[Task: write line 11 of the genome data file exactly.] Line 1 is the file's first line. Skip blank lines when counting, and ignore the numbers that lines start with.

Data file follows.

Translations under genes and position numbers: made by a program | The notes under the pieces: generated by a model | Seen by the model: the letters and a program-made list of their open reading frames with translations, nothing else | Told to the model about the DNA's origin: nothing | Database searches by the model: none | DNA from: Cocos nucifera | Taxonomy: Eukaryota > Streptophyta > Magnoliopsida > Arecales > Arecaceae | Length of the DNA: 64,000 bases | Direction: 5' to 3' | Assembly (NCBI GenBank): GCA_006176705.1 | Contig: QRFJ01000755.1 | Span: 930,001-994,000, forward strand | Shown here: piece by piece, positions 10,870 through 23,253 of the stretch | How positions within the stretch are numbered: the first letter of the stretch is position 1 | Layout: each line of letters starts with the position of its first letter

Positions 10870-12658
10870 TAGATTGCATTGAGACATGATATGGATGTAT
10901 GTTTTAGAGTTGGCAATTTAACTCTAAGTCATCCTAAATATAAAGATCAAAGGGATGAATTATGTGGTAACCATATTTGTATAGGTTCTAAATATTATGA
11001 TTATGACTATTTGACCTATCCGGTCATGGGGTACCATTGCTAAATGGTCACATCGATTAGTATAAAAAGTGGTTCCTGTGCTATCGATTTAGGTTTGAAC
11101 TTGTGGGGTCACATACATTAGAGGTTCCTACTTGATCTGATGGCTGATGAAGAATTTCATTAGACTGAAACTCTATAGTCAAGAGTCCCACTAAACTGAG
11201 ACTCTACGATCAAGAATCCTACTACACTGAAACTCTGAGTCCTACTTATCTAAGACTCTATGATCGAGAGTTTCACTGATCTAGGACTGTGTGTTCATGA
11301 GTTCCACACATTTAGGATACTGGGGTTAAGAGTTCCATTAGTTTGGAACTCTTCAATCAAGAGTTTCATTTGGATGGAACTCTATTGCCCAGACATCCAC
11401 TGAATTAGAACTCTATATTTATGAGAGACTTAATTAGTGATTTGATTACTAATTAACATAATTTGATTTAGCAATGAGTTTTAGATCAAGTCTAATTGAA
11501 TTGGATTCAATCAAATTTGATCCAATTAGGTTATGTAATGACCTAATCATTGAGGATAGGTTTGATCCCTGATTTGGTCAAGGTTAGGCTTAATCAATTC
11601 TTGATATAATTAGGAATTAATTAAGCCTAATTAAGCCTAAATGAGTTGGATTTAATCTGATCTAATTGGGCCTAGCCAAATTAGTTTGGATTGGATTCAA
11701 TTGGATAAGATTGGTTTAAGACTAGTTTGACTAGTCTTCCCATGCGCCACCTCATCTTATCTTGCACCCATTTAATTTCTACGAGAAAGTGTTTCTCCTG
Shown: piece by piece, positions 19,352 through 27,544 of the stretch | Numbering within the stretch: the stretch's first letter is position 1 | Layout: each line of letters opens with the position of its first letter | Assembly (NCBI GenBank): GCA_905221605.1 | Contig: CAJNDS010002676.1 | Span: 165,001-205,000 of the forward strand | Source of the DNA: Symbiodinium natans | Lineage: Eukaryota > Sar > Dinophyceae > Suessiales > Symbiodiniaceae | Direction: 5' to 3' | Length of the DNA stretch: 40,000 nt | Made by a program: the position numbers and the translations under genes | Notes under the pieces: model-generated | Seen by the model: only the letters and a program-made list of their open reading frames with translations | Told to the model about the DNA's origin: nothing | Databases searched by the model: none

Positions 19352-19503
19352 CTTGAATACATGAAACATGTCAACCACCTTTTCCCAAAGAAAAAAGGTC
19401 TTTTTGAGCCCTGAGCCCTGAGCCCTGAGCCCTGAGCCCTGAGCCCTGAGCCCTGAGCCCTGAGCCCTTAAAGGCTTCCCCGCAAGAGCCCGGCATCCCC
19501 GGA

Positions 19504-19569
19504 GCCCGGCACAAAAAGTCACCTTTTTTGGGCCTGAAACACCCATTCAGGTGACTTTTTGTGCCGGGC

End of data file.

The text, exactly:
11601 TTGATATAATTAGGAATTAATTAAGCCTAATTAAGCCTAAATGAGTTGGATTTAATCTGATCTAATTGGGCCTAGCCAAATTAGTTTGGATTGGATTCAA